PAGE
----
Here’s a few words from Audiobooks.com staff members about our latest batch of Staff Picks, explaining why they love them and why you might, too:
Left Neglected by Lisa Genova
“I’m not sure why I eventually picked this title off of my To-Read list (where it had been sitting for months, maybe a year) but I’m so glad I finally listened to it. A great story that is told with sincerity, humor and reality.”—Pam, Operations
Wheat Belly by Dr. William Davis
“Wheat Belly divulges the most sought after secret to increased weight-loss, and lowered chances of allergies, diabetes, heart disease and cancer. Learning that just two slices whole wheat bread can increase blood sugar levels higher than a single candy bar was the last straw in my decision to give up wheat for good.”—Sarah, QA
Aleph by Paulo Coehlo
“It’s exclaimed to be Paulo Coelho’s most personal novel to date, written at a time in his life when he felt most disillusioned with the state of his own life, spirituality, efforts of achievement, and the condition of the world around him. Coelho begins the book in the depths of a crisis of faith and sets off on a journey of transcontinental re-discovery. Beautifully written to inspire re-connection with the earth, self, and spirit, he uses this deeply personal and spiritual journey to lend urgency to gaining and preserving meaning in our own lives.” –Paulo*, Operations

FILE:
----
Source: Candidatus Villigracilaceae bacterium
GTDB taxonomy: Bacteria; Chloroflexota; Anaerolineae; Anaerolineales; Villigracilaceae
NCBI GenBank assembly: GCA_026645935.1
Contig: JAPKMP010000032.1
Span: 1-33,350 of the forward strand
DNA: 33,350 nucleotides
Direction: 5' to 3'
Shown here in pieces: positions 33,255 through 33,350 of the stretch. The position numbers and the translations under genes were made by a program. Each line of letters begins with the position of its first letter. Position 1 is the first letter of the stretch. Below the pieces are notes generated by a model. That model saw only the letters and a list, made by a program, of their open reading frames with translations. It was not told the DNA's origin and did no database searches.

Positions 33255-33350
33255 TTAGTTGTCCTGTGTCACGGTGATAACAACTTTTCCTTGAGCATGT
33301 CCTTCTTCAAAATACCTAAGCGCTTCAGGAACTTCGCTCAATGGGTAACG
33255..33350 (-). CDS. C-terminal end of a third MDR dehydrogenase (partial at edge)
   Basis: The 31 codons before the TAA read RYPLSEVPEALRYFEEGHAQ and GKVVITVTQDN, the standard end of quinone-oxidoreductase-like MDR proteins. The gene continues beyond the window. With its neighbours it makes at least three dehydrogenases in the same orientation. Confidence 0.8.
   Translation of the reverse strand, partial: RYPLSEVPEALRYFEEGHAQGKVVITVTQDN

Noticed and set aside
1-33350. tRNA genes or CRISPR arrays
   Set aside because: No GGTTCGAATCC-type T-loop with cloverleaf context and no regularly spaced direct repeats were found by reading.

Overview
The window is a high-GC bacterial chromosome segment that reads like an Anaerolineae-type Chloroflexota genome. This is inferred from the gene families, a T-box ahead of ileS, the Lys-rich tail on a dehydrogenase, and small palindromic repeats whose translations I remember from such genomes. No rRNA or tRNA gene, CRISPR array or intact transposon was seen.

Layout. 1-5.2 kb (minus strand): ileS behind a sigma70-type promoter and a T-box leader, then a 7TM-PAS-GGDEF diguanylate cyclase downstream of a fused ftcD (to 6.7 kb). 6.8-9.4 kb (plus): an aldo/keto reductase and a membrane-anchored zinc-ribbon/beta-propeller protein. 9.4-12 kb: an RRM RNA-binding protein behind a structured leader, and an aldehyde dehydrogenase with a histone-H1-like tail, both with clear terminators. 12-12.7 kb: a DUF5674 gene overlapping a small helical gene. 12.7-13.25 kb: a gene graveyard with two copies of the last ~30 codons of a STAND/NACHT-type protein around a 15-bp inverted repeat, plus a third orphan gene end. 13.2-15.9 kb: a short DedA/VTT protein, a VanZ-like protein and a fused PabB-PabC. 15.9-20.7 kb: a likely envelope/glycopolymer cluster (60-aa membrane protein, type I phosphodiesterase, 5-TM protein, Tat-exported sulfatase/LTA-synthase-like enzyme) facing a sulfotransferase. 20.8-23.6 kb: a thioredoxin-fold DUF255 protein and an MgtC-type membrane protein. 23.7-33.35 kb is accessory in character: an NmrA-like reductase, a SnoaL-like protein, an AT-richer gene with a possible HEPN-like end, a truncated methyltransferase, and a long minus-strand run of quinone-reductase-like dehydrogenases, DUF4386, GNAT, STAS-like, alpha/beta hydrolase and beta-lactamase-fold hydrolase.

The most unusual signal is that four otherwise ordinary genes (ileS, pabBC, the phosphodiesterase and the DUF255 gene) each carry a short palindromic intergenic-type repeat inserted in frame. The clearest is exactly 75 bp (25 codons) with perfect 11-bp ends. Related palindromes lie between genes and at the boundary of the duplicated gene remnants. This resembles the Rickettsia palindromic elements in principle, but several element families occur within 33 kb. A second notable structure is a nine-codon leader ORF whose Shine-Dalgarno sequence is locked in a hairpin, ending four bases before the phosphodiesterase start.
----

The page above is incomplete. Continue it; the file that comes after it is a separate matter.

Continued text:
*Editor’s Note: Yeah, I know, I noticed that too. The selection of this book by a staff member who shares the author’s first name is purely coincidental and not biased in the slightest (he claims).
Masters of Doom by David Kusher
“The idea that anyone can build a successful business from the ground up, and have a ton of fun doing it, is captured really well in Masters of Doom. The book was such an inspiration to me that I decided to produce this audiobook version last year.”–Ryan, CTO
The Elephant Vanishes by Haruki Murakami
“With The Elephant Vanishes, Murakami carries us off into a number of the bizarre, whimsical and often surreal circumstances that he’s so adroit at illustrating in this collection of short stories. Murakami’s alternate realities are some of my favorites.” –Lyndsay, Operations
Bonus! My pick this month is a contemporary YA book called Thirteen Reasons Why by Jay Asher. It’s a great look inside the sensitive, confused and slightly irrational minds of teenagers. The story deals with some serious issues (suicide, sexual assault, drinking and driving) but it’s never too heavy-handed about it. To top it off, the narration is fantastic.
You can check out these books and other staff picks on our Browse Books page. Happy listening!